Only in the minds of Big Government liberals does a program estimated to cost at least $370 billion dollars over a ten year period qualify as providing its recipients with 'meager' benefits.

With legislators wanting to go home for Thanksgiving, the White House hopes to force a vote by this weekend. The haste is understandable: The more this cynical bill is exposed, the less legislators will fear voting against it. Consider:

Skimpy Drug Benefits. The administration refused to confront the pricing power of drug companies. So the government would be billed at exorbitant prices, and the new $40 billion a year in benefits would cover only a fraction of consumers' drug expenses.


That's it. Companies that try to recoup massive research and development expenditures, many on unsuccessful drugs, are accused in so many words of 'price gouging'. Profit is always the dirtiest word.

Maybe it's me, but the big question remains unanswered: Why is it the job of the federal government to provide prescription drug benefits to seniors?

Under the formula, if you incurred $3,600 of annual drug costs, the program would cover only $1,285. (It covers 95 percent after $3,600, but a lot of people would not participate at all because they couldn't afford the upfront costs.)


Uh, any mention about the 64 percent of retirees who have private insurance that will help in this regard?

Capped Benefits. The administration's real goal is to shift Medicare from a public program to a private one, with the government's contribution capped. For the right, it's a threefer: contain government's costs, shift risks to consumers, and let private industry cash in. Heathier (sic) and wealthier people could supplement the voucher with their own resources. Poorer and sicker ones would get diminished coverage.


That's right, Bob. The Bush administration is aware that Medicare, Medicaid and Social Security all face actuarial insolvency in the next thirty years, in which case people like me are going to face massive tax hikes in order to fund what amounts to an intergenerational transfer of wealth. Thus we see the tone of the previous link where 'Most back drug benefit but want more' because our politicians have successfully created the illusion that somebody else is paying for these things. That will be my generation, now and thirty years down the road, taxed up the wazoo.

The bill authorizes "experiments" in six metropolitan areas, where private insurers subsidized by the government could lure healthy seniors away from traditional Medicare. However, past experiments with Medicare HMOs demonstrate that they are far less efficient than public Medicare and leave government holding the bag for the sickest patients. Medicare works because it is a universal insurance pool. Fragmenting that pool can only raise costs, divert profits, and compromise care.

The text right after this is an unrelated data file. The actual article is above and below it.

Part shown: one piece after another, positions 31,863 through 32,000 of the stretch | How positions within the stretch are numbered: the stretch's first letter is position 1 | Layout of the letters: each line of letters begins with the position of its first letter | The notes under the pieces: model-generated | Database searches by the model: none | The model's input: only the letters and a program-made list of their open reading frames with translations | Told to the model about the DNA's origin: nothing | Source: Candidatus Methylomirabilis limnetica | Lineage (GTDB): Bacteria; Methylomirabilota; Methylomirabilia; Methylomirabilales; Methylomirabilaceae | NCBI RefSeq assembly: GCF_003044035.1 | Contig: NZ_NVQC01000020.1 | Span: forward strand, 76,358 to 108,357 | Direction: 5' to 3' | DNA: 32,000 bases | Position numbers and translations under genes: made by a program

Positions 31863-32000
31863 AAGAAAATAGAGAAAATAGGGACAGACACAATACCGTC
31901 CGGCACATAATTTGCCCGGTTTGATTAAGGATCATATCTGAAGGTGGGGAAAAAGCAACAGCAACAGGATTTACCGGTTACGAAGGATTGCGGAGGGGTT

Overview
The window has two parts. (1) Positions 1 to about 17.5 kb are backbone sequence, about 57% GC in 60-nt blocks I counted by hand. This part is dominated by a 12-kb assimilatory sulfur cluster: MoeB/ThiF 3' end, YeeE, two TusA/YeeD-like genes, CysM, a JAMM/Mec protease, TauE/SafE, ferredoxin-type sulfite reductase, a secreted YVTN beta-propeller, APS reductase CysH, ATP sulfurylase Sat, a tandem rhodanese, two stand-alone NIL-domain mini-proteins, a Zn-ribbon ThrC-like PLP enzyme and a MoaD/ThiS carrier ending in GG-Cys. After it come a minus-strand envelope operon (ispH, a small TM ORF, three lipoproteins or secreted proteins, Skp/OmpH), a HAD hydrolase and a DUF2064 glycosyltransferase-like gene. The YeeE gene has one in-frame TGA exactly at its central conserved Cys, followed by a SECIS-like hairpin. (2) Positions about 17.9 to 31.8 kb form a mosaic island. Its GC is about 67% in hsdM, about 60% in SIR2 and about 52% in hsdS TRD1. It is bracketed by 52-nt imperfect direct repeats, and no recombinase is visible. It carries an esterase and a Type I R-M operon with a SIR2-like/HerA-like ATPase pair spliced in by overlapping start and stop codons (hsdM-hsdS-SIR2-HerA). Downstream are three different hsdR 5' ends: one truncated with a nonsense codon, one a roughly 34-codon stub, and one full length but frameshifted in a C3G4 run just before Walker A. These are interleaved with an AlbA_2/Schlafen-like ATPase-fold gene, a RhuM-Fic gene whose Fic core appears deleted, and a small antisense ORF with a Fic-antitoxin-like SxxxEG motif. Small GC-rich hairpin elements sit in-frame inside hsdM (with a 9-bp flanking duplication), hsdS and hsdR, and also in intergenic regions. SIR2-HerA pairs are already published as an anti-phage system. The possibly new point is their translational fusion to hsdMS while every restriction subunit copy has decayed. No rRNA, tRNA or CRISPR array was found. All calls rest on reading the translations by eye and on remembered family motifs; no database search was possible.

Means-testing. The bill subjects poorer seniors to an assets test and raises Medicare premiums for middle- and upper-income seniors. It also effectively bans drug imports from Canada. And it actually reduces drug benefits for people on Medicaid and those with private retiree coverage.


And why not? Many of Bob's previous columns heartily called for 'taxes on the rich'; why is this any different? Consistency in logic and philosophy would be too much to ask from this guy.

It's dismal policy. Viewed as a bill for special interests, however, the Medicare legislation is sheer genius.


Yes. For the AARP.

Pharmaceutical companies get to sell more drugs at prices the market they set. Hospitals and doctors receive additional payments. Insurers get to run a lucrative new program with government subsidies. And corporations that are paying health benefits to retirees get new tax breaks worth $18 billion.

The administration also deftly coopted the feeble giant AARP. As recently as last July, the AARP's president, William Novelli, warned that "any final conference agreement should not destabilize Medicare nor penalize those beneficiaries who choose to stay in the current Medicare program." But this is exactly what the conference bill does.


You know, for such an idiot that George Bush feller's pretty slick!

Sources close to AARP say that Novelli and his lobbyists, often allied with Democrats, wanted to point to a bipartisan accomplishment.

When AARP's $7 million advertising program in support of the bill was announced, the organization's switchboard jammed with angry calls. AARP has long been a business conglomerate selling products to the elderly posing as an advocacy group. Novelli is taking a huge gamble. The more his members appreciate what's really in this bill, the more his move could backfire.

Last spring the Senate passed a more moderate bill in which liberals led by Senator Ted Kennedy somewhat reluctantly traded expanded drug coverage for sponsorship by private insurers rather than via public Medicare. However, Kennedy's bottom line was: no serious tampering with the rest of Medicare.